Adventurous Travel for the Senior Set
The options don't stop at cruises
Illustration By Emma Moreman
If leaky and collapsing tents, moldy sleeping bags, unexpected storms, creepy crawlers, uninvited guests in the guise of wild animals and inedible food have spoiled your appetite for camping, it may be time to go glamping.
Glamping, the portmanteau for glamorous camping, is quickly becoming one of the most popular ways for retirees bitten by the travel bug to satisfy their wanderlust and sense of outdoor adventure without sacrificing any of the luxuries to which they are accustomed.
“It’s fantastic. We have a few places for glamping that we work with, and they are great options for the senior set,” says Kathy Burns Lamphier, the owner of Posh Travel in Greenland since 1988. “Retirees just love this type of travel.”
“Retirees will say they don’t want to go camping, that they’re too old for that. This is entirely different and very luxurious,” Burns Lamphier says. “One of the places we send clients to is in Montana, where the tents are alongside a rushing river. But they are tents with carpeted floors, ceiling fans, private full baths with flush toilets and featherbeds. Each even comes with your personal butler.
“Another place we send our glamping clients to is a very remote and incredibly beautiful part of Vancouver Island, where each luxury tent even has a claw-footed bathtub. It’s one of the best places for stargazing, so they serve gourmet dinners with fine wines under the stars while a guide points out the constellations,” she continues.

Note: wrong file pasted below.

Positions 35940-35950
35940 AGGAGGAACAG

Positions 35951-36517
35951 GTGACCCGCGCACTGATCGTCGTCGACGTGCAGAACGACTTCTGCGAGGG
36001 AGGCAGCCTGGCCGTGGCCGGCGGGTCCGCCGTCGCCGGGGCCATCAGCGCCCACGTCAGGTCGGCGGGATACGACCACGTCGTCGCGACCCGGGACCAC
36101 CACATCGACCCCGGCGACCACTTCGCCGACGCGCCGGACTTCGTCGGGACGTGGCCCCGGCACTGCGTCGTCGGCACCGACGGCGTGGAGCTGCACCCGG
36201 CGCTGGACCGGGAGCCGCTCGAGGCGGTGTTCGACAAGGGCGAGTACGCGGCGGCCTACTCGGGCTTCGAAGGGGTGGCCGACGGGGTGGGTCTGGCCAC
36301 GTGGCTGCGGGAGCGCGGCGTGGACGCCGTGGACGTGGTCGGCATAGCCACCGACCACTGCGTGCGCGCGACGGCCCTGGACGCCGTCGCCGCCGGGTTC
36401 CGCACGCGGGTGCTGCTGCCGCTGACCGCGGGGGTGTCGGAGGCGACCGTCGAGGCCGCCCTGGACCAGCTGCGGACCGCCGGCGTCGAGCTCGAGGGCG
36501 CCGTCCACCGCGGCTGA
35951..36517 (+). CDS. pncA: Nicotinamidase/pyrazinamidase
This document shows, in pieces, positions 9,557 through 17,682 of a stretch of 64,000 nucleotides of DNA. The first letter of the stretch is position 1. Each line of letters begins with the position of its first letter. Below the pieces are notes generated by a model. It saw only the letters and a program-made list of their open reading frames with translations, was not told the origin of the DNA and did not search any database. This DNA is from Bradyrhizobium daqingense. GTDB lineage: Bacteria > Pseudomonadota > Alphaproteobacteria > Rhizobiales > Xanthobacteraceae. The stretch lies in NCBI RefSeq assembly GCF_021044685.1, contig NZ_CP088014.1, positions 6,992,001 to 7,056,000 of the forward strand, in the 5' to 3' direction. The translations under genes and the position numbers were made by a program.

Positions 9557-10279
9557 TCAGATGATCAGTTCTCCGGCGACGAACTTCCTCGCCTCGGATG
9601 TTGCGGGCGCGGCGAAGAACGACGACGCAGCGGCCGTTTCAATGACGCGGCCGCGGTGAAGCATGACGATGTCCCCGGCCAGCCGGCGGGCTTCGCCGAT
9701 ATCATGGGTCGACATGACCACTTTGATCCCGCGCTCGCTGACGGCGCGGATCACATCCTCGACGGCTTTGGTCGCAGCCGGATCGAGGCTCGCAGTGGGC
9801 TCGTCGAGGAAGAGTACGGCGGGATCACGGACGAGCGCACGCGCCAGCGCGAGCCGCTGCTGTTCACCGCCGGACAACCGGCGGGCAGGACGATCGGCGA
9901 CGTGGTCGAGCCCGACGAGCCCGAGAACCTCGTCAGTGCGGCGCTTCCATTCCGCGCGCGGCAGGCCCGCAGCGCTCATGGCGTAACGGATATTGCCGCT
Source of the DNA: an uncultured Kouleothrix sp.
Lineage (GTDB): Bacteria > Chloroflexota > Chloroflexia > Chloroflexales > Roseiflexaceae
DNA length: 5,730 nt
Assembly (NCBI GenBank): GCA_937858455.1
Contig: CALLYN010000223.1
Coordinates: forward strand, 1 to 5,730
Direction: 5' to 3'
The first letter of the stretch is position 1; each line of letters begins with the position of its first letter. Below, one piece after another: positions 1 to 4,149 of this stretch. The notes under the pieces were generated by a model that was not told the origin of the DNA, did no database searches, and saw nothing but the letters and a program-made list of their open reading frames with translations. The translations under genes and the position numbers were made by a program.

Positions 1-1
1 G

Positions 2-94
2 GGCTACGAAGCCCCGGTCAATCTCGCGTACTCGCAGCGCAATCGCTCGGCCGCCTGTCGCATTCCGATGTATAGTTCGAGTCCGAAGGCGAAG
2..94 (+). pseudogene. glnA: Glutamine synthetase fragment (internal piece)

Glampers surely expect to be pampered.
“They do everything for you. You don’t have to chop firewood, haul water or do anything you don’t want to,” says Burns Lamphier. “You don’t have to be an Olympic athlete to go glamping.”
Penny Pitou, however, is an Olympic athlete. The owner of Penny Pitou Travel in Laconia was the first American to medal in a downhill event, earning two silver medals at the 1960 Winter Olympics. Though she’s now in her late 70s, she still personally escorts the physically fit on annual ski trips and hiking tours to Europe.
“Penny’s retired clients really like the ski trips, and a lot of people equal to her age and even older go on them. Many of them are just as active and fit as she is, and they enjoy it so much they come back every year,” says Don Clarke, a longtime travel agent at the Lakes Region business.
But most seasoned citizens are looking for-less taxing travel and seek out what is now categorized in the industry as a “soft adventure.” The trips are more sedate than a white-knuckled whitewater rafting excursion, yet more exhilarating than photographing landmarks through a bus window.
River and canal cruises, which dock in the center of a destination, are ideal for those with limited mobility or a disability. Rail car trips through Ireland, England, France or Canada — or even on The Orient Express from Singapore to Bangkok — are another great fit, as they don’t require much walking or exertion.
Other soft adventures in high demand are backroads bicycle outings, tours of the Galapagos Islands and Antarctic adventures, notes Burns Lamphier, because they offer graduated levels of activity and thus are easy for seniors to enjoy.